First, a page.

Fundamental Rights Violations by Private Actors and the Procedure before the European Court of Human Rights

Article 34 of the European Convention on Human Rights prescribes that individual applications must be directed against one of the Convention States. Consequently, private actors involved in proceedings against other private actors before domestic courts must complain about State (in)action in their application to the European Court of Human Rights. In other words, originally 'horizontal' conflicts must be 'verticalised' in order to be admissible. Although such verticalised cases make up a large portion of the Court's case law, the particular nature of these cases, as well as procedural issues that may arise in them, has not received much attention. To fill this gap, this book offers a detailed examination of verticalised cases coming before the Court. The characteristics of and the Court's approach to verticalised cases are explored by means of an in-depth analysis of four types of verticalised cases (cases related to one's surroundings; cases involving a conflict between the right to reputation and private life and the right to freedom of expression; family life cases; and employer-employee cases). On the basis of this analysis, it is argued that the Court's current approach to verticalised cases poses problems for private actors, Convention States and the Court itself. In presenting recommendations for the resolution of these problems, the book concludes with a proposal for a new approach to verticalised cases, consisting of a redesigned third-party intervention procedure.
Auteur(s):
Claire Loven
Reeks:
Human Rights Research Series
Volume:
98
boek | verschenen | 1e editie
oktober 2022 | 250 blz.

Paperback
€ 89,-


ISBN 9781839702839

Inhoud

Article 34 of the European Convention on Human Rights prescribes that individual applications must be directed against one of the Convention States. Consequently, private actors involved in proceedings against other private actors before domestic courts must complain about State (in)action in their application to the European Court of Human Rights. In other words, originally ‘horizontal’ conflicts must be ‘verticalised’ in order to be admissible. Although such verticalised cases make up a large portion of the Court’s case law, the particular nature of these cases, as well as procedural issues that may arise in them, has not received much attention. To fill this gap, this book offers a detailed examination of verticalised cases coming before the Court. The characteristics of and the Court’s approach to verticalised cases are explored by means of an in-depth analysis of four types of verticalised cases (cases related to one’s surroundings; cases involving a conflict between the right to reputation and private life and the right to freedom of expression; family life cases; and employer-employee cases). On the basis of this analysis, it is argued that the Court’s current approach to verticalised cases poses problems for private actors, Convention States and the Court itself. In presenting recommendations for the resolution of these problems, the book concludes with a proposal for a new approach to verticalised cases, consisting of a redesigned third-party intervention procedure.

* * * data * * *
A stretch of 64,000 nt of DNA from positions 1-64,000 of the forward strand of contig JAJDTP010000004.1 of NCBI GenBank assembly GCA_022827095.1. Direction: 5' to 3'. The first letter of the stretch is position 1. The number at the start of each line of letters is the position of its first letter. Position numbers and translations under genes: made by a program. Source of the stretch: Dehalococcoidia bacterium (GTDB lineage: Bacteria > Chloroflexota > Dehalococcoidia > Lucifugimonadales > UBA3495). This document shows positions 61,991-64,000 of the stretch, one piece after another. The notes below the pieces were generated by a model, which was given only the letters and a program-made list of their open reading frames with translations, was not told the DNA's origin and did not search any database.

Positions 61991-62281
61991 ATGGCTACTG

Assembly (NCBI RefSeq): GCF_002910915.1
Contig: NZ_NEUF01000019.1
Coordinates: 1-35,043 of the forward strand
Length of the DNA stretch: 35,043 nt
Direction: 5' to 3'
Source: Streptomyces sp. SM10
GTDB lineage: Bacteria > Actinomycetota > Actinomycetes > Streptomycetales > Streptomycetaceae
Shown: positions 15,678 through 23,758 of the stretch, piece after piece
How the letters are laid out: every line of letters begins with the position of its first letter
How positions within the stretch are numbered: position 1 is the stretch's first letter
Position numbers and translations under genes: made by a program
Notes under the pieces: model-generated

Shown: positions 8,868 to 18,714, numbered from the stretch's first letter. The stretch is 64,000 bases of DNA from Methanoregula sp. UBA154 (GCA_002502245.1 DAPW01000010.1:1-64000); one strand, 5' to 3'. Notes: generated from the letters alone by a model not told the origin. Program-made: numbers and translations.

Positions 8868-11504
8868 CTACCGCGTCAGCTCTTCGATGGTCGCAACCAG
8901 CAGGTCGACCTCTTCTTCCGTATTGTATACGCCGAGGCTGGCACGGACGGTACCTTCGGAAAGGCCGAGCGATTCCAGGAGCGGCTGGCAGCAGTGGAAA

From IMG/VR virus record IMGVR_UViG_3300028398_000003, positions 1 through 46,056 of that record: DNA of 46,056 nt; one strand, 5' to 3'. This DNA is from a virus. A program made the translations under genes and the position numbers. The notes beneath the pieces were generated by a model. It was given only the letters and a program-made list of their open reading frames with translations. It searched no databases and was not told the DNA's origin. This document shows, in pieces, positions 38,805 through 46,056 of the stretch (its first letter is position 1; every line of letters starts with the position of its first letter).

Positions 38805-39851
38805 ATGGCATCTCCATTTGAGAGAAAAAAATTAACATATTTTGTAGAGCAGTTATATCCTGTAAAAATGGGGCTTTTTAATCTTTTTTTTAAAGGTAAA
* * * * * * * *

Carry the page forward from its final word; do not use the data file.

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Human Rights Research Series

The Human Rights Research Series’ central research theme is the nature and meaning of international standards in the field of human rights, their application and promotion in the national legal order, their interplay with national standards, and the international supervision of such application. Anyone directly involved in the definition, study, implementation, monitoring, or enforcement of human rights will find this series an indispensable reference tool.

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Editorial Board: Prof. dr. Antoine Buyse (Utrecht University), Prof. dr. Fons Coomans (Maastricht University), Prof. dr. Yvonne Donders (Chair - University of Amsterdam), Dr. Antenor Hallo de Wolf (University of Groningen), Prof. dr. Kristin Henrard (Erasmus University Rotterdam), Prof. dr. Nicola Jägers (Tilburg University), Prof. Titia Loenen (Leiden University) Prof. dr. Janne Nijman (T.M.C. Asser Instituut) and Prof. dr. Brigit Toebes (University of Groningen).

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